Frank Lloyd Wright home finds its own home at Crystal Bridges

Front exterior of the Bachman-Wilson House designed by Frank Lloyd Wright

Photo: Kevin Kinder

More than 18 months after announcing the acquisition of a Frank Lloyd Wright-designed home, the Crystal Bridges Museum of American Art in Bentonville is slowly opening the doors to the 1,700-square-foot building. Pardon the wait – they had to rebuild those very doors in Arkansas first.

The opening of the home closes a painstaking process of disassembling the Bachman-Wilson House located near Millstone, New Jersey, and moving it to the Crystal Bridges campus just north of the Bentonville square. The rebuilt home debuted Oct. 8 to members of the media. Museum members can view the home starting Oct. 10 and members of the public can take tours beginning on Nov. 11, the fourth anniversary of the museum’s opening. Tickets are free, but must be reserved by calling the member priority line at 479-418-5728 in the case of the members’ preview or via for public tickets, which can be claimed beginning Nov. 2.

Scott Eccleston, director of grounds and facilities for the museum, said there were three full minutes of silence among his crew on the April 2014 day the J.B. Hunt semi-trailers carrying the pieces arrived in Bentonville and were opened. The last year and a half has been spent building a lawn for the home and putting the individually numbered pieces back together. Eccleston’s installation crew sought to build a green space reminiscent of the 1950s, something that reflected the Bachman-Wilson home’s debut in 1956. A ravine near Crystal Springs – that’s the waterway that provides the museum its name – was filled in to complete the task. That work will also likely preventing flooding, something the house knows all too well. Flood waters reached the home seven times in New Jersey, a situation that led previous owners Lawrence and Sharon Tarantino to find a new location for the building in the name of preservation.

Back exterior of the Bachman-Wilson House designed by Frank Lloyd Wright

Photo: Nancy Nolan Photography / Courtesy Crystal Bridges

Crystal Bridges acquisition of the home furthers their architectural journey, Ecclestone says, and it ties directly into the Crystal Bridges lineage. Frank Lloyd Wright, perhaps America’s best known architect, taught E. Fay Jones, a master himself and namesake of the school of architecture at the University of Arkansas. Museum founder and Walmart heiress Alice Walton lived in her family’s Fay Jones-designed home just up the stream from the museum grounds. That work influenced her architectural mindset, and Boston-based architect Moshe Safdie used the family home as inspiration for the sprawling museum complex he designed for Walton. The fourth chapter, Eccleston explained, comes in the form of the next generation of architects. Wright famously led students at his workshop at Taliesin West.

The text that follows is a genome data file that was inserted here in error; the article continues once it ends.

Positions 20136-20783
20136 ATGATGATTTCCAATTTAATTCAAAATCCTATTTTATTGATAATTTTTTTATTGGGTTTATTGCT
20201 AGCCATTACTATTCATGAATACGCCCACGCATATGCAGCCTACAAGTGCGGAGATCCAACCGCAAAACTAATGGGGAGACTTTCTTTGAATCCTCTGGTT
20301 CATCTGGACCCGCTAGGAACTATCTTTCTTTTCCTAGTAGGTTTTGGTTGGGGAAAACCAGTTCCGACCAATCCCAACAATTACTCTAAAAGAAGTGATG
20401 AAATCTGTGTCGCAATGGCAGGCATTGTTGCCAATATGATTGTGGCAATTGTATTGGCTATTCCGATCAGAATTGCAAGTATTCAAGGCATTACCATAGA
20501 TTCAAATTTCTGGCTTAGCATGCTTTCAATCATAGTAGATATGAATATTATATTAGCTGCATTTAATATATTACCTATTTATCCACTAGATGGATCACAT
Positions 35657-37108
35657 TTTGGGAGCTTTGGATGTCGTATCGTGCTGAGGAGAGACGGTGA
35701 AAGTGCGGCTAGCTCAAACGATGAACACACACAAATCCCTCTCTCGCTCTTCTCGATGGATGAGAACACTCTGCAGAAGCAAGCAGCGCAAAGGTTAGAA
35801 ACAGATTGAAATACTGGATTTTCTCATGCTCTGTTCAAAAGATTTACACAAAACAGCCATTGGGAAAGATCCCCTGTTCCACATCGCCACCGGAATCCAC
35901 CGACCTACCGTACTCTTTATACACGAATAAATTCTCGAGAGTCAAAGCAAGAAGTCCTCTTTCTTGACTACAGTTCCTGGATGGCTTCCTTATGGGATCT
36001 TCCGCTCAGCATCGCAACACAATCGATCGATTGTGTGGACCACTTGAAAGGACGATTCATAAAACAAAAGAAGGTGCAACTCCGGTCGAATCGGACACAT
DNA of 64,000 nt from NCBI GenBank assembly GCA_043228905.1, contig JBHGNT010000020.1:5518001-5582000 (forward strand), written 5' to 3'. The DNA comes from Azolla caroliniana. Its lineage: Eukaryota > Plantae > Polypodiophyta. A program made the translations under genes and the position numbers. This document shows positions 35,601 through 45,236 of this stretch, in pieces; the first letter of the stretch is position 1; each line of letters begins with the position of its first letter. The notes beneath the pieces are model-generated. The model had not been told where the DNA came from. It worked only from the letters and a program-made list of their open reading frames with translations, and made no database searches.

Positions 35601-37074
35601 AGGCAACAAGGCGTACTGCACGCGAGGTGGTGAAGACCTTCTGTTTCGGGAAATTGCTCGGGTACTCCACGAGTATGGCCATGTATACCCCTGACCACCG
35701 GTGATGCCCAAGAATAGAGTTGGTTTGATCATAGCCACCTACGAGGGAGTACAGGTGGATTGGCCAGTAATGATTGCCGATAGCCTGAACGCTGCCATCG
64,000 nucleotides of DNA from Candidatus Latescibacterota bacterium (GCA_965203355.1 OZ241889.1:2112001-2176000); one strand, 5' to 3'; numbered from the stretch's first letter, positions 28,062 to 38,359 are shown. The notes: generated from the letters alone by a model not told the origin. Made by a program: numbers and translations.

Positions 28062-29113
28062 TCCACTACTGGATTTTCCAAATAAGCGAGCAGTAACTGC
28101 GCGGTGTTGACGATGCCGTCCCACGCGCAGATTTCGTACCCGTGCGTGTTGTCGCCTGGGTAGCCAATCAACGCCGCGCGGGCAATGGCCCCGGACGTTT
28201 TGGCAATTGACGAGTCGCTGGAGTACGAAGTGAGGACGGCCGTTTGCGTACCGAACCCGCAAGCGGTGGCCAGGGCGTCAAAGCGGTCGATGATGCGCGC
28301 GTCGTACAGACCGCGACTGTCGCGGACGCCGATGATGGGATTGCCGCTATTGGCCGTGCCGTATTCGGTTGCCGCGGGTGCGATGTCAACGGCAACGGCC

University of Arkansas students were drafted to build a viewing pavilion, a structure that serves as a welcoming and information hub for the building. The pavilion uses Frank Lloyd Wright principles, but it is certainly something new, said Peter MacKeith, dean of the UA architecture school.

Niki Stewart, director of education exhibits for the museum, told the assembled media that another student group built a model of the then-still-under-construction home and used twigs from the museum grounds to represent the surrounding trees.

“There are no coincidences in this project, just as there are none in architecture,” she said.

Living space of the Bachman-Wilson House designed by Frank Lloyd Wright

Photo: Nancy Nolan Photography / Courtesy Crystal Bridges

All of the works leads to the Bachman-Wilson experience at the museum. Guests walk down a simple path toward the home, which is small but elegant and carefully designed on a four feet by four feet grid system. There are many places to distract oneself in the home, perhaps none better than the common area, a wide-open room with tall windows offering a view of the wooded hillside to the south. The home was labeled by Wright as a Usonian home, one of his typically smaller, middle class concepts. Unlike many of his Usonian designs, the Bachman-Wilson house features a second story, which contains additional nooks and crannies to find solace and views of the surrounding woods.

“We got the best of Frank Lloyd Wright,” Eccleston said. “All the advances he made in architecture and construction are here.”

A few modern advancements were included when the museum was rebuilt in Arkansas, including an update of the distinctly red concrete flooring. Student builders also hand-cut a mahogany board to replace a broken one, and there’s a new security system, too.

“Otherwise, everything is from the master’s hand,” Stewart said.

And it fits right in at Crystal Bridges.

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